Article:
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When should I be concerned about blood clots during my period?

Gynaecology

I am 24 years old. I usually get some blood clots on the first few days of my period. Recently, I feel that I've been getting more blood clots. They're either small and many, or 1 large clot. When should I be concerned about blood clots, and will it affect the chances of pregnancy in future?

DOCTOR’S ANSWER (1)

Usually some variation in the volume of flow and presence of clots do occur from cycle to cycle. However, if you do notice there has been a consistent increase over a number of cycles, then one should consider the possibility of fibroids and endometrial polyps.

Menstrual bleeding comes from shedding of the inner lining (endometrium) of the womb at the end of every menstrual cycle. If there are any factors that may increase the surface area for bleeding, or interfere with the mechanism of clotting (the usual way a person stops bleeding), then a woman may experience heavy menstrual flow.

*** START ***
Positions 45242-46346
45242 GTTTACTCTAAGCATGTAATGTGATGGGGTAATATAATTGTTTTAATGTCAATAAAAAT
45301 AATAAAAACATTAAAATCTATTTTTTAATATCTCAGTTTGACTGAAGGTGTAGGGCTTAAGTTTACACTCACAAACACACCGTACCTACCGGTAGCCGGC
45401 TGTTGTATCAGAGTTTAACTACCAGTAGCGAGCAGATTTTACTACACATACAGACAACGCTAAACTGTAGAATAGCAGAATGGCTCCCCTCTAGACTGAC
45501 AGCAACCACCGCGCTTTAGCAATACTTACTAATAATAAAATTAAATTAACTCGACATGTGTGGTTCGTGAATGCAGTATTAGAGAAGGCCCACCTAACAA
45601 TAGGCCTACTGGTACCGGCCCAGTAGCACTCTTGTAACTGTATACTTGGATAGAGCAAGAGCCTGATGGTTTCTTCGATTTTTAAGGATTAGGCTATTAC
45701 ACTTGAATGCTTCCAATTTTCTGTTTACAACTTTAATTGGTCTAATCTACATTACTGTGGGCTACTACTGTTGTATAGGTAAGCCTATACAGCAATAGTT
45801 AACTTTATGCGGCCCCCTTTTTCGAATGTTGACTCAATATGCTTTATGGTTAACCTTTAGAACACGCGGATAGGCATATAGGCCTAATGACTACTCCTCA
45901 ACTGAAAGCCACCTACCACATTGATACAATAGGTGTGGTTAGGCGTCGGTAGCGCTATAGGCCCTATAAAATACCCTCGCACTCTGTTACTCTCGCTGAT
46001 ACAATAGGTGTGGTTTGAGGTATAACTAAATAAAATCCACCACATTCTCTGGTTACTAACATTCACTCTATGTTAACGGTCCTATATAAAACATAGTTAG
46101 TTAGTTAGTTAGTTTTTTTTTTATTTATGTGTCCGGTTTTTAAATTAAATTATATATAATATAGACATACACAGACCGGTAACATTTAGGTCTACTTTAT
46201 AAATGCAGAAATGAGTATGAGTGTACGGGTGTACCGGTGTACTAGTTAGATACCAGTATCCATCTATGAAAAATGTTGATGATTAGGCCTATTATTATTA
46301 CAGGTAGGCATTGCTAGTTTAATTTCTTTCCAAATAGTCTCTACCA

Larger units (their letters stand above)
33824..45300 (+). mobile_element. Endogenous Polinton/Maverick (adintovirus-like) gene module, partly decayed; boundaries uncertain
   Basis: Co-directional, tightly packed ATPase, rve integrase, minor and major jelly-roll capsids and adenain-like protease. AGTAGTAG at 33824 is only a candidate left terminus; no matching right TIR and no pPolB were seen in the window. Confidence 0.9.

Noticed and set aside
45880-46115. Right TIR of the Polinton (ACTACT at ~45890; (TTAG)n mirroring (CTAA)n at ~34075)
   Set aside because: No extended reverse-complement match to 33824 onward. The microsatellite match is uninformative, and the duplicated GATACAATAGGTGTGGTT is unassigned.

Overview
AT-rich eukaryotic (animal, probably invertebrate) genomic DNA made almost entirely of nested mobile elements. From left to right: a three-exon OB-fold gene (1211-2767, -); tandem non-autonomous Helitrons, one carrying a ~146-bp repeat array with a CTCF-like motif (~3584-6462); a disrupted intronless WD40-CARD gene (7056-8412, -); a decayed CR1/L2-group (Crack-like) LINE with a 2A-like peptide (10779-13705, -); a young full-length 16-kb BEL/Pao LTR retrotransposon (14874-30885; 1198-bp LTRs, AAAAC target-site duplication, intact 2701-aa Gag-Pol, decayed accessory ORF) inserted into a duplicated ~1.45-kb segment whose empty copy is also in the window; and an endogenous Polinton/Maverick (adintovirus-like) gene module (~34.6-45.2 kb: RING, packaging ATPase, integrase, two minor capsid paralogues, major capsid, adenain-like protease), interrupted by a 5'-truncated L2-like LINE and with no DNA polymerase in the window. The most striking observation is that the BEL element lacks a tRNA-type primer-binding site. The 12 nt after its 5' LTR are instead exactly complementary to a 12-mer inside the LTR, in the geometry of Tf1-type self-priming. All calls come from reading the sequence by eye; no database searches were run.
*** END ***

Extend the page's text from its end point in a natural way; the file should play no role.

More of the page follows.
Fibroids (muscular growths of the uterus) may occur within or near the inner lining of the womb, thereby distorting the normal mechanism of clotting and allowing more surface area for small blood vessels to bleed. Similarly, polyps which are excess outgrowths from the womb lining can also have a similar presentation. 

Of course there could be other unusual causes but these are generally quite rare e.g. blood clotting disorders. 

Fibroids and polyps can interfere with future pregnancy, since they occupy space within the cavity of the womb and can prevent implantation of the pregnancy. If they are present and significant enough to cause heavy menstrual bleeding, then they should be dealt with, usually with a fairly simple procedure to remove/ cut it out. 

An assessment with a pelvic ultrasound scan will help and should be able to detect any significant fibroids or polyps. Hope this helps.

Dr Fong Yoke Fai 

658 views 16 Jul 2018
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